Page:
The gLMS scale format used for tastant ratings was similar to that used in previous studies (Cruickshanks et. al, 2009); however, it was modified based on piloting experience. To counter label preference bias, the scale graphic was revised. The scale labels were enlarged and were moved farther to the right of the scale’s left border and the horizontal lines projecting from the scale labels were shortened and no longer intersected with the left sided measurement line. Also, the term "imaginable" was dropped from the scale instruction text as the meaning of phrase "the strongest imaginable sensation" was not immediately transparent and unambiguous for many participants.
ii. Participant Tastant Ratings:
When participants were observed to select a gLMS scale label for a taste intensity rating, they were actively coached to consider the entire scale for the tastant rating. However, if they persisted in choosing a scale label value as the intensity rating, then it was accepted and recorded as the result. Analysts should therefore consider scale label choice frequency in data analysis.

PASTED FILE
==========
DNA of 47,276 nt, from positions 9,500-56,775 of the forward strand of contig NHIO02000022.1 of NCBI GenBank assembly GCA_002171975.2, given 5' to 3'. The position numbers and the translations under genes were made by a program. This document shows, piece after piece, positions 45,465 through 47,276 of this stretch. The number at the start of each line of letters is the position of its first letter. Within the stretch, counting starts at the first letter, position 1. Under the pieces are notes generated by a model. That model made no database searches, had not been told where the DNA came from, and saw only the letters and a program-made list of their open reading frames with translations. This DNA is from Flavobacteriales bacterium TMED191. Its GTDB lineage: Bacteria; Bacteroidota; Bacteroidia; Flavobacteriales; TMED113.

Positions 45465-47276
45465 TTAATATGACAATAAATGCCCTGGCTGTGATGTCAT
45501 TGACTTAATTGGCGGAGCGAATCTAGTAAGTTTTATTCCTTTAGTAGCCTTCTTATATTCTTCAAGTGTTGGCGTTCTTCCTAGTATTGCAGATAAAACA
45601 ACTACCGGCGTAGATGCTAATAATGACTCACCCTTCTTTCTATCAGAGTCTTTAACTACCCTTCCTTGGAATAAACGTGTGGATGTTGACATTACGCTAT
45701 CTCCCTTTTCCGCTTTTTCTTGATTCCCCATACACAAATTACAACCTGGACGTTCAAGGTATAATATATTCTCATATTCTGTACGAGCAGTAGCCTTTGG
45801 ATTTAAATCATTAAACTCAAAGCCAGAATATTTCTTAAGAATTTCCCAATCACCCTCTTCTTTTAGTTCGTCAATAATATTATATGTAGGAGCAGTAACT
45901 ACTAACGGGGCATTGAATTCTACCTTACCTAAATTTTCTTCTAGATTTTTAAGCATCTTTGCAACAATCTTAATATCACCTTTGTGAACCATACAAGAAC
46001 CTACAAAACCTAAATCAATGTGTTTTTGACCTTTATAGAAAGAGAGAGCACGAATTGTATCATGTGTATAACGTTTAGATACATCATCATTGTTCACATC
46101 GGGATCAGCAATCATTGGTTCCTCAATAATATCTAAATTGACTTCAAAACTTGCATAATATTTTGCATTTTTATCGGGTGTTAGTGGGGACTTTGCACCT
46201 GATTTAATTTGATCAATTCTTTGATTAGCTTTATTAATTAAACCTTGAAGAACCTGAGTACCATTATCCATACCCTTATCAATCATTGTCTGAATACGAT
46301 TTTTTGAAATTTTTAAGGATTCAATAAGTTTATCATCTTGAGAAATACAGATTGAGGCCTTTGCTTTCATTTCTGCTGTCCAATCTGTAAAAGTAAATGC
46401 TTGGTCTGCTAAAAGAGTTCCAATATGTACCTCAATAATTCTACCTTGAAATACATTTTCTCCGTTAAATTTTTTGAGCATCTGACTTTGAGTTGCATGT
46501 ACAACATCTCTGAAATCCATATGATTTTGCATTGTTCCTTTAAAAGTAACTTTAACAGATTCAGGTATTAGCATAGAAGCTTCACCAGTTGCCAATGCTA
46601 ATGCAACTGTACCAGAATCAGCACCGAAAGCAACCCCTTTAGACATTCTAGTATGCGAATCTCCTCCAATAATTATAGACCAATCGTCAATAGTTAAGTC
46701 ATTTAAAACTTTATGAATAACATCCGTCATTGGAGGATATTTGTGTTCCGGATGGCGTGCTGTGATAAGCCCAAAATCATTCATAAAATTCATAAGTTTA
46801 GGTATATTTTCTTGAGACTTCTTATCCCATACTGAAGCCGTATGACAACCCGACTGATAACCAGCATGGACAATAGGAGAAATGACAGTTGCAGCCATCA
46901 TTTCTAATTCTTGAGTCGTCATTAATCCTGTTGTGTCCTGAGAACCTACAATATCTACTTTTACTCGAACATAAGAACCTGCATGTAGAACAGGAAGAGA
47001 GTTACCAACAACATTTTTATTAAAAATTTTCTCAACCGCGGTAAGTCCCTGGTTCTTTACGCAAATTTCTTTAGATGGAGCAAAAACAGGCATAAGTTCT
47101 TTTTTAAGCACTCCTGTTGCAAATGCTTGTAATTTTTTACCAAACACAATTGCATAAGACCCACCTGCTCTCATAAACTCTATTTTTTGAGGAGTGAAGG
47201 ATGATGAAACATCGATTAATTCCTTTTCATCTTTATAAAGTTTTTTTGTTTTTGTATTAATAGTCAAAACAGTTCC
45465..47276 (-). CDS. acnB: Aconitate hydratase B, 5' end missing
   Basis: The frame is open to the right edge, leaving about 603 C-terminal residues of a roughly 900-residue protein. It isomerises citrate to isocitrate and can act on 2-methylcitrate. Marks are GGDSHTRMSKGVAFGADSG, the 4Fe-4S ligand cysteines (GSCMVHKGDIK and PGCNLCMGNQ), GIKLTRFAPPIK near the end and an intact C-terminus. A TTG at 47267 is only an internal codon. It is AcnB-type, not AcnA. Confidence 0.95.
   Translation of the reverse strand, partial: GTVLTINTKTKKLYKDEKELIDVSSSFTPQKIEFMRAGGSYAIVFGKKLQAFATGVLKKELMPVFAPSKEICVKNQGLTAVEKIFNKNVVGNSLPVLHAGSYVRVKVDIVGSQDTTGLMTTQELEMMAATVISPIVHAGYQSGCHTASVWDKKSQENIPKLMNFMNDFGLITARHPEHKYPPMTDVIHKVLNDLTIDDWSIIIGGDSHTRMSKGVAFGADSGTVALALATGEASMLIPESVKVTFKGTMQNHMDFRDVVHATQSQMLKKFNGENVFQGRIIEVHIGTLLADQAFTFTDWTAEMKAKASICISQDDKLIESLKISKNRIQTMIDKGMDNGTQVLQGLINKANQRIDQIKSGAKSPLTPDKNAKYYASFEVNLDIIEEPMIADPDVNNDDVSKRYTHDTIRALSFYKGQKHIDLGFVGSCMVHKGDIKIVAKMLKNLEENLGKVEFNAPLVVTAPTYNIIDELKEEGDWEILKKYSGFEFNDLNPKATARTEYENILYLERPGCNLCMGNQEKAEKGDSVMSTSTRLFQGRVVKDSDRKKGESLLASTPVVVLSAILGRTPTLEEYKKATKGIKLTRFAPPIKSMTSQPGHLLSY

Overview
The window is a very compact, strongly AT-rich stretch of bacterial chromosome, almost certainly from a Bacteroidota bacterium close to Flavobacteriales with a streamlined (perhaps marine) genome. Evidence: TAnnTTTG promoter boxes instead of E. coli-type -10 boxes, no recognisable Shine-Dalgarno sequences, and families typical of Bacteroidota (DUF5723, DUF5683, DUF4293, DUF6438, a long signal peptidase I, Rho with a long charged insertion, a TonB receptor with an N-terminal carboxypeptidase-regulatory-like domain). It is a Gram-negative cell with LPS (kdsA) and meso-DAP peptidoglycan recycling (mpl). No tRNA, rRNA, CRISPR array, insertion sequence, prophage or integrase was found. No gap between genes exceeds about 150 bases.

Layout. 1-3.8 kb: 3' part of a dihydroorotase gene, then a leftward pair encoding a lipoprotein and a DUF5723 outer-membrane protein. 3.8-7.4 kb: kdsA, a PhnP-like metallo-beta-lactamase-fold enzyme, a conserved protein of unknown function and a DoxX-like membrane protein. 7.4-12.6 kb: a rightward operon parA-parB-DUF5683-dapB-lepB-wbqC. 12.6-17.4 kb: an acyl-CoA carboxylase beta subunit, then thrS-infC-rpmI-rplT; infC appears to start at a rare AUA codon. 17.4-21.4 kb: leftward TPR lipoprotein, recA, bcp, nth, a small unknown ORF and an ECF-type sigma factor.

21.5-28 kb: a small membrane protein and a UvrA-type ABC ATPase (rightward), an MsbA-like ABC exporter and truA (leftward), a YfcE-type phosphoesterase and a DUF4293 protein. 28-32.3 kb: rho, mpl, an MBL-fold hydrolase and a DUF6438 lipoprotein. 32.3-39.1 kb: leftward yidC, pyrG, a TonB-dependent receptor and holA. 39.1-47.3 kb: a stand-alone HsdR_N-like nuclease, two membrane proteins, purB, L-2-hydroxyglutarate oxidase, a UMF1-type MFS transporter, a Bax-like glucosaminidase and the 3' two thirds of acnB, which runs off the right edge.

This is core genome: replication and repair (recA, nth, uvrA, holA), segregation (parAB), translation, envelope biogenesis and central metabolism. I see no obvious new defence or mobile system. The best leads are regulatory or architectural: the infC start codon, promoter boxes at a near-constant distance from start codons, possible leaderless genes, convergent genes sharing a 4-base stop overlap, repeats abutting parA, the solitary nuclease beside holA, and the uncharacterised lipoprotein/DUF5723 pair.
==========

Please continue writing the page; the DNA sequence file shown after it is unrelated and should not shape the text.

Some participants rated whole mouth tastants at a maximum (100) corresponding to their strongest perceived sensation of any kind. Health Technicians asked the participants to verify this type of rating when it occurred, and asked them to verify that they were not rating their dislike for or a sense surprise at experiencing a strong taste. However, if the participant persisted in choosing the "100" value, then it was accepted and recorded.
iii. Odor Identification Testing: